Despite Hurricane Florence still beating down the Carolinas, the United States President, Donald Trump, continues to use Twitter to question the real number of deaths which occurred in Puerto Rico during last’s year Hurricane Maria. Members of his own party gathered plenty of criticism earlier this week for claiming without evidence that members of the Democratic Party ginned up the death toll in order to smear the name of the President.
This Friday, Trump used Twitter to yet again cast doubt over the estimated 2,975 people who were killed on U.S. territory by Hurricane Maria. According to him, the researchers from the George Washington University made the numbers appear ‘like magic’ by using and unproven and unprecedented method. These researchers used the mortality data and performed certain analyzes to determine exactly how many Puerto Ricans died during or after the hurricane.
Trump appeared to quote the Washington Post while he tweeted: “when Trump visited the island territory last October, OFFICIALS told him in a briefing 16 PEOPLE had died from Maria”. Another tweet said that “This was long AFTER the hurricane took place. Over many months it went to 64 PEOPLE. Then, like magic, “3000 PEOPLE KILLED”.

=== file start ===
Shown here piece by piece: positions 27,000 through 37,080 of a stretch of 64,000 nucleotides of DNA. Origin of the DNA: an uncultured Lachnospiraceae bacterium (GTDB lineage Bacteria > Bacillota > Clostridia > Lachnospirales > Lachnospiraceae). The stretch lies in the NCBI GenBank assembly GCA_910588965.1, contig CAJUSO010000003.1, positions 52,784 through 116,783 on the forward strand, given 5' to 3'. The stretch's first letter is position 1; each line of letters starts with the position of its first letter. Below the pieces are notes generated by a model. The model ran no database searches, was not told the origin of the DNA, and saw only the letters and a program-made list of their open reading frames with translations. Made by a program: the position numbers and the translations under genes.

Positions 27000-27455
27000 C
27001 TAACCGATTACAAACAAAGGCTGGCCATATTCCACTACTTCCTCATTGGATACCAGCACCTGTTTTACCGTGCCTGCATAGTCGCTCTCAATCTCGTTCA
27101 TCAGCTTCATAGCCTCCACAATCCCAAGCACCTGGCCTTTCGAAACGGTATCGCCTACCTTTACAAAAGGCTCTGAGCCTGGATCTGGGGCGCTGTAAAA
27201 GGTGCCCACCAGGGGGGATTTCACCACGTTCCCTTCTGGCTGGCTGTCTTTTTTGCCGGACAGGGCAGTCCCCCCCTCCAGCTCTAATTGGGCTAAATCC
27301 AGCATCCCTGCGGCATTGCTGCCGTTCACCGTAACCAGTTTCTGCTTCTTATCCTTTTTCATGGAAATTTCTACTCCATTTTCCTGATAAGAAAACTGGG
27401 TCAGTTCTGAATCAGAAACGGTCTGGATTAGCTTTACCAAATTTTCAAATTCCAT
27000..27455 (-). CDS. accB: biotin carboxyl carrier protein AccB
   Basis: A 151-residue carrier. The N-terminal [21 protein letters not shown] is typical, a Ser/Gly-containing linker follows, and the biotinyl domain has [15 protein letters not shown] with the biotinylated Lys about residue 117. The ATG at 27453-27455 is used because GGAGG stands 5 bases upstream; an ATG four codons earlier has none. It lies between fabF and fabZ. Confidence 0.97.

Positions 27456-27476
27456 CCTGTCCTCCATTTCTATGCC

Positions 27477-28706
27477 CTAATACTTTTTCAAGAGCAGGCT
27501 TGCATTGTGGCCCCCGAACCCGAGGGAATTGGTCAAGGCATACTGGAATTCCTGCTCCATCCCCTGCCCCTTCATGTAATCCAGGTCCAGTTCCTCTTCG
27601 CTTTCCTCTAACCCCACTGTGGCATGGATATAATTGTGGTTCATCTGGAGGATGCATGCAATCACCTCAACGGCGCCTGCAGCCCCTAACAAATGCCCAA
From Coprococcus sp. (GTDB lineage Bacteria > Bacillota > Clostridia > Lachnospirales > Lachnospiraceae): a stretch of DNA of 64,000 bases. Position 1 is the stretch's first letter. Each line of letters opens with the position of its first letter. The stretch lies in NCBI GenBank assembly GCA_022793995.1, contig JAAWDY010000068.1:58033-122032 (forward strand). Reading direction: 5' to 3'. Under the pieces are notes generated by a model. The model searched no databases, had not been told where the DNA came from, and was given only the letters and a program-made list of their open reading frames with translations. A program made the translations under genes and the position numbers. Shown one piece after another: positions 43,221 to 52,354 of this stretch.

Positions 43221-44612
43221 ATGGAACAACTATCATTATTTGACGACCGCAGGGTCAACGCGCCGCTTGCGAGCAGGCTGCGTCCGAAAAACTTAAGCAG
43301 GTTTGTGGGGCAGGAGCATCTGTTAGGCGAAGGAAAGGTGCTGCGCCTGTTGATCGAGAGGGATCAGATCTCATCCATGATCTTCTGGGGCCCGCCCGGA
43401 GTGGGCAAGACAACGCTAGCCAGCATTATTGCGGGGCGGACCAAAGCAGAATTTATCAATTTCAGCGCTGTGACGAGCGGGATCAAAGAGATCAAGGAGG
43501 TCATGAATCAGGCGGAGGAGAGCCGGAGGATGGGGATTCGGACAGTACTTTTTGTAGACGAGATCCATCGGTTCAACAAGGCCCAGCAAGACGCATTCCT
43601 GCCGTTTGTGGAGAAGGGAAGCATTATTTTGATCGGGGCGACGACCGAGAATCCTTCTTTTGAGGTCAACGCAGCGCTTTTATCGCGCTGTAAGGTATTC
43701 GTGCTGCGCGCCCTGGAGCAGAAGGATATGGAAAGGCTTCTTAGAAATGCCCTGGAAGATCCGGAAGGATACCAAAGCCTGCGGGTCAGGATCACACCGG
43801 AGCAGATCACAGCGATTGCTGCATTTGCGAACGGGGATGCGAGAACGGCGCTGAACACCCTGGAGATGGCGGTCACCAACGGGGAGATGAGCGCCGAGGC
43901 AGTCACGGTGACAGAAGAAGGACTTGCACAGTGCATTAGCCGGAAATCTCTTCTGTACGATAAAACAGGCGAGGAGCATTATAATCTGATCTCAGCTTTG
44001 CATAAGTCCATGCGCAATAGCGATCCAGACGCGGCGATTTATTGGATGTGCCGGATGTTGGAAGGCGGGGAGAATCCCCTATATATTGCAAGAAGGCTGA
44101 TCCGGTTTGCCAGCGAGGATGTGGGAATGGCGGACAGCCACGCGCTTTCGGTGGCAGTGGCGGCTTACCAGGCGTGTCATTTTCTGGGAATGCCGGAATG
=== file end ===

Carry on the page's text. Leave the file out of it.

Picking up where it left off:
He continued his tirade with yet another tweet: “They hired … GWU Research to tell them how many people had died in Puerto Rico (how would they not know this?). This method was never done with previous hurricanes because other jurisdictions know how many people were killed. FIFTY TIMES LAST ORIGINAL NUMBER – NO WAY!”
Until late August, the official numbers showed that 64 people died because of Hurricane Maria, despite some doubts hanging over this information. August 27th brought on an official statement from the Puerto Rican government which read that 2,975 people died, a number based on a study performed by the George Washington University.
Nicole Hicks a graduate of UFT. She’s based in Toronto but travels much of the year. Nicole has written for NPR, Motherboard, MSN Money, and the Huffington Post. Nicole is a financial reporter, focusing on technology, national security, and policing.